the light-receiving section receives the light emitted in substantially the same direction as the direction of incidence of the illumination light from the illumination section.
2. The defect inspection device according to claim 1, wherein the illumination section is configured in a line shape arranged parallel to the specimen, and the rotational axis is parallel to the longitudinal direction of the illumination section.
3. The defect inspection device according to claim 1, wherein the optical axis of the illumination section and the optical axis of the light-receiving section are partially coaxial.
4. The defect inspection device according to claim 1, wherein, by arranging an optical path splitting unit on an optical path of light emitted from the illumination section, irradiated to the specimen, and received from the specimen at the light-receiving section, the optical axes of the light-receiving section and the illumination section are made partially coaxial.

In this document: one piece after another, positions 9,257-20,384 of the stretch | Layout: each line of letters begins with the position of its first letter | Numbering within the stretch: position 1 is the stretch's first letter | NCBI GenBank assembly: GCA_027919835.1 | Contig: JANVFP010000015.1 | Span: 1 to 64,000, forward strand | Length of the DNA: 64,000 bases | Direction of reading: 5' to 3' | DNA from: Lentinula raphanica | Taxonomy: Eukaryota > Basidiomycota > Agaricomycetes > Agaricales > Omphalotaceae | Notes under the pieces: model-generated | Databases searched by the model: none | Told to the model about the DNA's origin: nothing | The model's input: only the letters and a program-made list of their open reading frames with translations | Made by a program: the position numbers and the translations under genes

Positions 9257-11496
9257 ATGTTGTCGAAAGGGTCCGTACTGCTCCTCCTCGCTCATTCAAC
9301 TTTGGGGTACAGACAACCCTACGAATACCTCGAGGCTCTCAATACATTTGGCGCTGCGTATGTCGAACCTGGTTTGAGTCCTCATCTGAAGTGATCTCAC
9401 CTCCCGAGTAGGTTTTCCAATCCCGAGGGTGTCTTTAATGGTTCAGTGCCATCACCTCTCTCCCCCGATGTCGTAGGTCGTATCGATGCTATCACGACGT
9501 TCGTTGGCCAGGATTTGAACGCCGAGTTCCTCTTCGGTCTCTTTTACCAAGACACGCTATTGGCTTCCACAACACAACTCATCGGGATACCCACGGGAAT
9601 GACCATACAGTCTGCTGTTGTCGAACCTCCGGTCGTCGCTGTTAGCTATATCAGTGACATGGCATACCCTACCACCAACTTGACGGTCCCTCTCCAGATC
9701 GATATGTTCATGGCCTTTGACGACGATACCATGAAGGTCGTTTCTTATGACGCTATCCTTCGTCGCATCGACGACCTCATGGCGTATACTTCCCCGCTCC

5. The defect inspection device according to claim 1, wherein the illumination section and the light-receiving section are rotatable together.
6. The defect inspection device according to claim 1, wherein a reflecting member is provided on an optical path of light emitted from the illumination section, irradiated to the specimen, and received from the specimen at the light-receiving section, whereby the optical path is folded.
7. The defect inspection device according to claim 1, wherein a light-intercepting unit for intercepting an optical path of specular reflected light is provided on an optical path of light from the specimen to the light-receiving section, thereby enabling dark field observation.
8. The defect inspection device according to claim 1, wherein the light-receiving section receives diffracted light from the specimen.
9. The defect inspection device according to claim 8, wherein the diffracted light is diffracted in the same direction as the incident direction of the illumination light.